Once Upon a Tart: Crunchy Cucumber, Celery, and Red Bell Pepper Salad with Cumin and Fresh Mint

from Frank Mentesana and Jerome Audureau, Once Upon a Tart… Soups, Salads, Muffins, and More, pp. 116-17.

Another dish that we served at my picnic and drew a lot of praise is this supremely crunchy salad. I’m only beginning to explore this book. Already I like its simplicity. The authors also give very good advice, which I’ll save for the point where I put it together.

Their instructions are very simple:

Serves 6

6 celery stalks, cut into 1/4-inch slices

3 cucumbers, peeled, halved, seeded, and cut on the diagonal into 1/4-inch slices

3 scallions, both the white and green parts, cut into 1/4-inch slices

1/2 red onion, halved again and sliced thin

1 red bell pepper, julienned

for the vinaigrette:

1 T Dijon mustard

1 garlic clove, peeled and minced

1/4 cup white-wine vinegar

1 tsp ground cumin

1 tsp salt

A few turns of freshly ground black pepper

1/4 cup olive oil

2 T finely chopped fresh Italian parsley

2 T finely chopped fresh mint

1. Throw the vegetables into a big bowl as you cut them.

2. To make the vinaigrette, whisk the mustard, garlic, vinegar, cumin, salt, and pepper together in a small bowl. Add the olive oil in a slow, thin, steady stream, whisking as you go to form an emulsion. Stir in parsley and the mint.

3. Just before you’re ready to serve the salad, pour the vinaigrette over your vegetables and, using a large metal spoon or your own two hands, toss itup until the vegetables are evenly coated. Taste the salad to see if it needs more of anything, particularly salt.

When I made it…

The one piece of advice the authors give taught me something new about cucumbers. To cut their advice short, if you want crunchy cucumbers, no matter what kind of cucumber you use, seed them and cut them into substantial chunks — 1/4-inch, like the recipe calls for. “If you cut them too thin, the acid in the lemon or vinegar ‘cooks’ the cuke, breaking down the fibers of the cucumber so you lose the characteristic cucumber crunch. I did not know that. And that probably explains something about the cucumbers in the pork belly recipe.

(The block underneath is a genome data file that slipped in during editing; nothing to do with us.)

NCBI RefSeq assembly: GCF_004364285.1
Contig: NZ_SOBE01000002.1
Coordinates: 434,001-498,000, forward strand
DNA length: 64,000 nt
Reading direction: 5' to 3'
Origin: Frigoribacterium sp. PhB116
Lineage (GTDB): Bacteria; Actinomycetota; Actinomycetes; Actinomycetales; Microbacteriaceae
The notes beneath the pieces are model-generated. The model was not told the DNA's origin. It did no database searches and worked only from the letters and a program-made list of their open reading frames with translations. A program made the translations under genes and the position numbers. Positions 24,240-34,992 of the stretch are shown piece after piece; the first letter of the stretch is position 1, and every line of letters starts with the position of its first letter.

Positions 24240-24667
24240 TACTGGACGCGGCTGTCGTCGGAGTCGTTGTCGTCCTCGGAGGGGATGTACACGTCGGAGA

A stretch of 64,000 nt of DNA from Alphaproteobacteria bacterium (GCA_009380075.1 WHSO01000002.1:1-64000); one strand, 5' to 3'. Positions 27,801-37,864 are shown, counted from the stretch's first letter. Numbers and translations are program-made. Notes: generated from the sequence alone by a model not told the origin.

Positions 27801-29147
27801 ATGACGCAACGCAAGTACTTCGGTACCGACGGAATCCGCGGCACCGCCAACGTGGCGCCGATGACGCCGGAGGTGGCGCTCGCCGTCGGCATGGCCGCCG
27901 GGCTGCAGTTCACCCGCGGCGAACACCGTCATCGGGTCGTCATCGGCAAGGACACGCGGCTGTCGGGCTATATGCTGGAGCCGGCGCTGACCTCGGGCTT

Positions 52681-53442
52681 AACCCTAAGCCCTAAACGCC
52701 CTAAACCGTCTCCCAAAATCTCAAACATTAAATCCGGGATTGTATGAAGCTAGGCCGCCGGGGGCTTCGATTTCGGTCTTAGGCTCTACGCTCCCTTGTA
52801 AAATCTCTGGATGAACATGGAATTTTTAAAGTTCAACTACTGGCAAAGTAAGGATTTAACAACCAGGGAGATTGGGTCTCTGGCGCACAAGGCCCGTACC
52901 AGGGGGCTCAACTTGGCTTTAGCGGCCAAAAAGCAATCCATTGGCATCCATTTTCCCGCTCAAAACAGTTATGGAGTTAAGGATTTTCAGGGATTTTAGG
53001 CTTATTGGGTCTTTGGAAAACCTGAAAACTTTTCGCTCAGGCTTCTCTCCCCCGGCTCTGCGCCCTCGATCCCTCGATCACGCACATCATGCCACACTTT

The rest of the recipe is pretty straightforward. I would not overdress the salad. They recommend, too, trying radishes, daikon or jicama, cut into sticks.

Last Thought:

A good summer salad. No more to be said.

Ruth Reichl: Green Bean Salad with Pumpkin Seed Dressing

from The Gourmet Cookbook, pp. 143-44.

Last Saturday, I held an afternoon party in honor of a retiring colleague who will be much missed from our department. Seventy-five people received invitations; fifty showed up. Sherry and I handled the kitchen. Rosamaria managed the front of the house — really, the deck and garden where all the guests stood sweating in the shade, swilling beer, wine, and iced tea. I organized the food around an easy meat dish: fifteen pounds of slow-cook pork butt (shoulder) previously marinated for twenty-four hours in a paste made of achiote paste, chipotles with adobo sauce, cumin, lemon juice and dijon mustard. The accompanying salads adhered to the vaguely Mexican-spices of the pork. In addition to this salad, my pal Sherry and I made Alice Waters’ Coleslaw and a crunchy celery, cucumber, red bell pepper and red onion salad in a cumin dressing, recipes for which will follow in separate post. For dessert, Rosamaria brought a delicious carrot cake and I made two of Dorrie’s brownie recipes, to be served with vanilla ice cream. That was the first time I’d ever made brownies and I realized that they’re not as easy as they seem. I wasn’t altogether happy with the results. But the meal came off well, I think. I didn’t have as much leftover pork as I thought I would.

This salad, in particular, deserves accolades.

As it appears in the cookbook:

1/2 c (about 2 oz) green (hulled) pumpkin seeds or pine nuts

1/4 c extra-virgin olive oil

1/4 c water

1 1/2 T fresh lemon juice

1 small garlic clove, minced

1/2 tsp ground cumin

1/2 tsp salt

2 T finely chopped cilantro

3/4 lb haricots verts or slender green beans

2 small tomatoes (1/2 lb total), halved lengthwise, seeded, and cut lengthwise into 1/4-inch wide strips.

Toast pumpkin seeds in a dry small heavy skillet over moderately low heat, stirring frequently, until puffed but not browned, about 6 mins. (If using pine nuts, toast until pale golden, about 7 mins.) Transfer to a plate to cool.

Reserve 1 T seeds. Purée remaining seeds in a blender with oil, water, lemon juice, garlic, cumin, salt, and 1 T cilantro until smooth.